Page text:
Yesterday I was asked how a designer differs from a product manager. I found the answer surprisingly hard to give. Everyone designs, but not everyone is a “designer,” which encompasses both a skill set and a mindset. I look for designers who bleed into product management and product managers who bleed into design. The venn diagram overlaps significantly in terms of the work, but the two roles bring different perspectives to problems that leads to better answers.
This doesn’t really answer the question as to differences. So breaking it out into capabilities, my ever-evolving opinion is as follows:
Qualitative research: I expect both designers and product managers to be able to do this well. Designers sometimes edge PMs out in terms of EQ levels, but it really depends on the person. Both need to be able to ask great questions, listen well, and make good decisions from observed patterns.
Interaction design and information architecture: Both designers and PMs should care about user flows, information access and hierarchy, and the effectiveness of a screen layout. Both should be able to wireframe and sketch. But I do not expect PMs to be able to solve complex interaction problems or create at the same level of elegance, at least not without a LOT of heavy lifting. Designers by inclination, talent, training and practice are better here.
Usability testing: I want both designers and PMs to hear the name Steve Krug and say “that guy rocks.”
Visual design: This is a clear area outside of the Venn diagram overlap in the designer camp, although not all designers are visual designers. The best interaction designer I’ve ever worked with (by a large margin) would not describe himself as a visual designer. While you will find the occasional PM who geeks out about x-height and triad color harmony, they usually can’t put those ideas into practice very well. Related to this is animation design, with a similar emphasis on the design rather than PM side. Animation design is really seeing a resurgence these days between mobile UIs and CSS transitions (and like all good design, requires effective levels of restraint!).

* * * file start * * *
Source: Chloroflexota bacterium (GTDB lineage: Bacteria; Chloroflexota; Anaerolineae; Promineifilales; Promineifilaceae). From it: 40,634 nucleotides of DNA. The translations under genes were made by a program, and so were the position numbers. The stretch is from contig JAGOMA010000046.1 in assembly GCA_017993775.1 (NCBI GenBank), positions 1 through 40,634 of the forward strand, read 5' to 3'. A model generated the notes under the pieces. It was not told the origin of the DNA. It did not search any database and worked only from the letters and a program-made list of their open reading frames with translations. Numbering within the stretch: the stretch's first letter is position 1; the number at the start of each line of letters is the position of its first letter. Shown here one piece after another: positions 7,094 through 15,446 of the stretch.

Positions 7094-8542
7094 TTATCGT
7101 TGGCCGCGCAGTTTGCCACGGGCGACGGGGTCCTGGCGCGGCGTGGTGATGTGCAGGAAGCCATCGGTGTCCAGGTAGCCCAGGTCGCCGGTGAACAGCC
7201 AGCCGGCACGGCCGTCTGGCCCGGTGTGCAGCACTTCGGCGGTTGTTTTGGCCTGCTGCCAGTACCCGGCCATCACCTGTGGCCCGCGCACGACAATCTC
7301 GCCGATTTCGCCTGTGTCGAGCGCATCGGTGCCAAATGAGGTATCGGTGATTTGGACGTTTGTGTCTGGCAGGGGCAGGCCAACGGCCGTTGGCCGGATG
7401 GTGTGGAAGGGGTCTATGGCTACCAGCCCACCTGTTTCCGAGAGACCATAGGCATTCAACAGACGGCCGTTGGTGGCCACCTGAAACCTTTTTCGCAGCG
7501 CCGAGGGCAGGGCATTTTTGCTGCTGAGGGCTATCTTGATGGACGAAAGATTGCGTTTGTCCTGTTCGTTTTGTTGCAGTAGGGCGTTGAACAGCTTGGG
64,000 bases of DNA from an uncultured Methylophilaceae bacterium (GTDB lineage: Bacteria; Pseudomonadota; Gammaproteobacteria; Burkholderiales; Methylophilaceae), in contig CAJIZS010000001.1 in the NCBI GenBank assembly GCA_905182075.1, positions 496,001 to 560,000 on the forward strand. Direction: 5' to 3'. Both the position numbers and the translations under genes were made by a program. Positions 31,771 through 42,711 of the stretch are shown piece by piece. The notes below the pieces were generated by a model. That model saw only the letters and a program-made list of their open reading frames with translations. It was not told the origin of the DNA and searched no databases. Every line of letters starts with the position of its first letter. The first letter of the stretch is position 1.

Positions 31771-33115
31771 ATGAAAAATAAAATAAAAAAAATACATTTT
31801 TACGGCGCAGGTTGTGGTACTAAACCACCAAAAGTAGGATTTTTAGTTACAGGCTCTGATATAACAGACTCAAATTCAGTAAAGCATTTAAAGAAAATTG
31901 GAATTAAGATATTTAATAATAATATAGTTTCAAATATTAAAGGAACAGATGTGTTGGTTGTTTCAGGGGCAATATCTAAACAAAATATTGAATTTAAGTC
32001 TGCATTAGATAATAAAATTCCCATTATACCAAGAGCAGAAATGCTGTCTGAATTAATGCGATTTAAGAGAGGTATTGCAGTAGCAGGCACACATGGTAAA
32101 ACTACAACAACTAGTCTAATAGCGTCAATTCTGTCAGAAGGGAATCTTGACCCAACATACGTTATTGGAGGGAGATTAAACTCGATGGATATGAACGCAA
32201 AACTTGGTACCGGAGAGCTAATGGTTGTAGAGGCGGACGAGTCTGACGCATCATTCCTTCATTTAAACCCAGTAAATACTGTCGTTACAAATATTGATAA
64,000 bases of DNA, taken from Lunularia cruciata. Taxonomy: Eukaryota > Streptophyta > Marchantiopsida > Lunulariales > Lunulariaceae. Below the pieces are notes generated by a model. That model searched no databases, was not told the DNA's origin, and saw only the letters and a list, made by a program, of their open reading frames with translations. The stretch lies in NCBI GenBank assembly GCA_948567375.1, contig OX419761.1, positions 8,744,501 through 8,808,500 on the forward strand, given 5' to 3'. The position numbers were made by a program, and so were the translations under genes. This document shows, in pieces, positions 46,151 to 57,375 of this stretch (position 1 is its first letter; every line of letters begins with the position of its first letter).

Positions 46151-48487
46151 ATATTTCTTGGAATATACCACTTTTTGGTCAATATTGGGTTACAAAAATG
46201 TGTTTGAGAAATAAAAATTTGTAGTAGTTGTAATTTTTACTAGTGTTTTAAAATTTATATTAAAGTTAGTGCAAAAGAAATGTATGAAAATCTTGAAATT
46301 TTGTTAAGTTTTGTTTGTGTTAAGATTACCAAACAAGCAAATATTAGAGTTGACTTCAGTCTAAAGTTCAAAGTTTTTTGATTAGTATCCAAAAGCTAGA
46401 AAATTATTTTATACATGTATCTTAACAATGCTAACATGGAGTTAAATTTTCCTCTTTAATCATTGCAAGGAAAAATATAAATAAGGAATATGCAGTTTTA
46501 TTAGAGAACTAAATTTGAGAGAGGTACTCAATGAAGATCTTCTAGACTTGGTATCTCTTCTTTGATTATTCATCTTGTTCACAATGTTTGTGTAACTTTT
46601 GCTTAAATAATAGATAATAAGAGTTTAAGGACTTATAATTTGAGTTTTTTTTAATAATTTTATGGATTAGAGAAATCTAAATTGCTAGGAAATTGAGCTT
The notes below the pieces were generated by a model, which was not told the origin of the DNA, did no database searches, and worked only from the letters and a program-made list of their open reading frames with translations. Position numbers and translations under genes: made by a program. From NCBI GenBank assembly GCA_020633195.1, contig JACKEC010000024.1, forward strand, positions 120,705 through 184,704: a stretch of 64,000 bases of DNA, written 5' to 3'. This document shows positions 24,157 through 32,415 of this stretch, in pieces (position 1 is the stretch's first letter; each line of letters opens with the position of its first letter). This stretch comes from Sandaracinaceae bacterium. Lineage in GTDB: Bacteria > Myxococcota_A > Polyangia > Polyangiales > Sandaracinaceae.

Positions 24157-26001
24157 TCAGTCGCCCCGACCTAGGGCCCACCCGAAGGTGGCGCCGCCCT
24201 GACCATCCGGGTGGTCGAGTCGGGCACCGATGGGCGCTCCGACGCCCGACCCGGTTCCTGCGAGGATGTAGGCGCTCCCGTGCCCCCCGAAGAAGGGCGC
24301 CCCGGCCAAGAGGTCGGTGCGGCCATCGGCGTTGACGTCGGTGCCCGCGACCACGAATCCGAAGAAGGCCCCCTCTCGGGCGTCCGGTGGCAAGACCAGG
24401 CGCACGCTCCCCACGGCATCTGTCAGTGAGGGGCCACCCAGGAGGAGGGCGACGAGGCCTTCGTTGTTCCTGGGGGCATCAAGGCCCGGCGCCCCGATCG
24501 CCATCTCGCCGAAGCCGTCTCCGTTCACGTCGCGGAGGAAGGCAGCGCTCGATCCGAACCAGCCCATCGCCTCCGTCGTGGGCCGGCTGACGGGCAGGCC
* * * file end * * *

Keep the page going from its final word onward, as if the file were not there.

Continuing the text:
Strategy: This used to be the territory of PMs, who anchor the business perspective on the product team, but as design has argued for a “seat at the table” for making big decisions, design practitioners have realized that you need to talk strategy and finance to be taken seriously. They have realized that design needs to balance customer needs and business needs, and not advocate for one over the other. Design strategy is a new buzzword that makes me roll my eyes a bit, but I believe that the designer brain brings an interesting angle to strategic thinking.
What is typically outside of design? I would put competitive analysis (though designers should be aware of competitors), market structural analysis (though designers need to factor this information into their thinking), and pricing strategy (with related financial modeling) as typically outside of design (although pricing is a fascinating design problem).
A big difference is where they spend their time. You’ll hear me call design and engineering “deep dive” roles, while PM is a multi-tasking role, which is why it is relatively easier for PMs to assume a leadership role. Even though we work in very collaborative ways (“rough draft culture”) at Axial, both design and engineering require getting into a “flow state” on a problem. Design takes a lot of iteration and trial and error to get something right.PMs, on the other hand, are bouncing around a million tasks, from clarifying a user story, to managing communication inside and outside the organization, to doing whatever it takes to un-bottleneck the team, to all the things listed above.
The question I find even more interesting is, “what is good design?” For that, I’ll let Dieter Rams answer.
(originally posted on Medium)